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Archiver > TMG > 2002-12 > 1041009039

From: Terry Reigel <>
Subject: Re: [TMG] Using both 4.0d and 5.04
Date: Fri, 27 Dec 2002 12:10:48 -0500
References: <> <> <000701c2ab72$54b848a0$6401a8c0@charliexii> <00aa01c2ab73$8faf1500$4bf832d2@good> <001301c2ab76$3867e9e0$6401a8c0@charliexii> <> <>

Nancy Fraser wrote:

> It seems that the best option for me would be to use 5.04 and not
> worry about reports for now. So, is there any way I can import a
> single person from 4.0d into a 5.04 dataset with all the tags but
> without source information, as I would like to start from scratch
> entering sources in 5.04?

Is the purpose to import customized tags into TMG5, or to move
individual people with their tags? Both can be done, but them methods
are quite different.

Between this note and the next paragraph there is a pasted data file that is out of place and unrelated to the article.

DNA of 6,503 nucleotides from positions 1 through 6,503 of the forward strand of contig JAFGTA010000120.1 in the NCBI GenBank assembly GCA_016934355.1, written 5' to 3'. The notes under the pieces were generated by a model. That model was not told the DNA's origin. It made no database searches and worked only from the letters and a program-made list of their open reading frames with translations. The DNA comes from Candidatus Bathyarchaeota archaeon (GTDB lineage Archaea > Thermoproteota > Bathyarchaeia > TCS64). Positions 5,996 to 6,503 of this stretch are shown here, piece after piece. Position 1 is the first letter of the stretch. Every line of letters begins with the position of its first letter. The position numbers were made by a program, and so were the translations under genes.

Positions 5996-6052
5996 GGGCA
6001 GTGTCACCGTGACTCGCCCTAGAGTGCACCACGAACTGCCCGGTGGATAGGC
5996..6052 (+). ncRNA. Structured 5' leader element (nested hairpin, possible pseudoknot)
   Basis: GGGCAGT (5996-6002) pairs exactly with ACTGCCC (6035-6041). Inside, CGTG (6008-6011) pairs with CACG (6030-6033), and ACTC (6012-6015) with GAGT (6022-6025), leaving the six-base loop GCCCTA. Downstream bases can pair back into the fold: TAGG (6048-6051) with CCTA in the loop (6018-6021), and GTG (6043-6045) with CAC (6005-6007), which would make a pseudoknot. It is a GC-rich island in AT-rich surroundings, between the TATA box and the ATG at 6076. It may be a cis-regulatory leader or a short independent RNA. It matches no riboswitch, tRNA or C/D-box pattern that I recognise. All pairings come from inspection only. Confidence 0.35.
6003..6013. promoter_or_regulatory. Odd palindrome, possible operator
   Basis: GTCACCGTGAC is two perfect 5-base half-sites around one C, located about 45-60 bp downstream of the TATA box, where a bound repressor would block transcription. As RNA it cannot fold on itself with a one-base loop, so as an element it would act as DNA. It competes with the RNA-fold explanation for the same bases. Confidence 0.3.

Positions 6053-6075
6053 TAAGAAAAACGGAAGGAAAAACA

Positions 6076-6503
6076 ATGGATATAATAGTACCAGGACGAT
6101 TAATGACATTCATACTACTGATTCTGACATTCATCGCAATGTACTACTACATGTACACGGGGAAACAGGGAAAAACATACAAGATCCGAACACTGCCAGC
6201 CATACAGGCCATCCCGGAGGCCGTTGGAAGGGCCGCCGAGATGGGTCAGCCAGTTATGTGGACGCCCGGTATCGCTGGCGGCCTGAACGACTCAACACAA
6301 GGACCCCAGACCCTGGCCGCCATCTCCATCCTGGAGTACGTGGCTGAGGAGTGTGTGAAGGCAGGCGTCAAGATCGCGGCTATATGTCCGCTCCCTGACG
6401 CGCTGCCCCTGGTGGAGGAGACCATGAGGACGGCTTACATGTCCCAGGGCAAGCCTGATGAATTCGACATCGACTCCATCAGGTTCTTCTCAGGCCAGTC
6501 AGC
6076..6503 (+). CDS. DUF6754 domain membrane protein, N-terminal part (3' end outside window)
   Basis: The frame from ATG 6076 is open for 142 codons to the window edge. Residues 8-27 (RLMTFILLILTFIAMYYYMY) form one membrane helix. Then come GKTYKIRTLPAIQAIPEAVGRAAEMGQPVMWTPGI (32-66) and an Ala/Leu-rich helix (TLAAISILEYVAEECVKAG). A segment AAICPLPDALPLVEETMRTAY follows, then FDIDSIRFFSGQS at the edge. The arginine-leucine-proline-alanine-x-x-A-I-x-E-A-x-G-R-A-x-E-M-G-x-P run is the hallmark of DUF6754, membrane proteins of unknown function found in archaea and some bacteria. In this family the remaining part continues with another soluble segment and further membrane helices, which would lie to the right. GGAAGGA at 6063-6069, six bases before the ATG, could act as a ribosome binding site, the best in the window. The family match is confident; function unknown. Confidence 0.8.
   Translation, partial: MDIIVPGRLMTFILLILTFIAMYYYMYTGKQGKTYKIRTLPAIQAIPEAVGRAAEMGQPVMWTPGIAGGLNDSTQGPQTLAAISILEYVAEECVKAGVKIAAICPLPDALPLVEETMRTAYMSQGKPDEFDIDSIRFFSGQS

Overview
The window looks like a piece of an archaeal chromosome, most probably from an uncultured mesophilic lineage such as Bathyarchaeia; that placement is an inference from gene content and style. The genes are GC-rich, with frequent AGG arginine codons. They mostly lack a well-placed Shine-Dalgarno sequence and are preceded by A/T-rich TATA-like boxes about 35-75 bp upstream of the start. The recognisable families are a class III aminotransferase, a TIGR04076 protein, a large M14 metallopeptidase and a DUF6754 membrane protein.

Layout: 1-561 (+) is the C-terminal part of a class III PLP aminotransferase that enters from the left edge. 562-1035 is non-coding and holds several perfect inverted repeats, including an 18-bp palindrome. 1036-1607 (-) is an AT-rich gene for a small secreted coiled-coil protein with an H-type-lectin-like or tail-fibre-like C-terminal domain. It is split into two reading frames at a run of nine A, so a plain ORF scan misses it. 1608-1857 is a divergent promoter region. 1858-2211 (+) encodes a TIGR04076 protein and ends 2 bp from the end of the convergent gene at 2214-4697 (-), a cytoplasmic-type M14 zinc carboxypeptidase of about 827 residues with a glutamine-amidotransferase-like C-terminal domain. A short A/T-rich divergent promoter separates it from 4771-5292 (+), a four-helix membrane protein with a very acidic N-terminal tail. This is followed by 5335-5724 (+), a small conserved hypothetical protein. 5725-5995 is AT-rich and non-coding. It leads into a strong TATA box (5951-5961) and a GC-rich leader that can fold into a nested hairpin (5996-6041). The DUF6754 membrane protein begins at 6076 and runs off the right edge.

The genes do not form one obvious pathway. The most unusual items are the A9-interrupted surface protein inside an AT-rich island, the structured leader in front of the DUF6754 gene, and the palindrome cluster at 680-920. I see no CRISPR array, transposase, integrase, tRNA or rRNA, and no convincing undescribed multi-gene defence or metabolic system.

> I have been simply retyping all the BMD entries, but for people with
> lots of tags this could get very tedious. If I already have the person
> in the 5.04 dataset, can I import some tags for him from 4.0d?

Yes, sort of. You cannot import just the tags for that person. But what
you can do is copy a person from your old dataset to the new one, then
merge that copy of that person with an existing copy of the same person,
keeping the tags that you want. To do this, you need to create a Project
in TMG5 with two datasets. One will be your new one you are creating,
and the second will be the one imported from TMG4. Once you have the two
in the same project, you can copy individual people or groups from the
old dataset to the new one.

If you are not familiar with these functions, you might want to review
the article on my website on Projects and datasets, and the other on
copying people between datasets. They are at and

However your idea to copy exiting tags without their sources in an
interesting twist. I think the only way to do that is to delete all the
sources from one copy of your existing dataset. I would do that once you
have imported it to TMG5, so they remain in the copy that is still in
TMG4. But to do it, I believe you need to delete each source one at a
time, which could be a chore if you have lots of them.

I've described this in pretty broad terms - please ask for help with
whatever parts are not clear.

Terry Reigel

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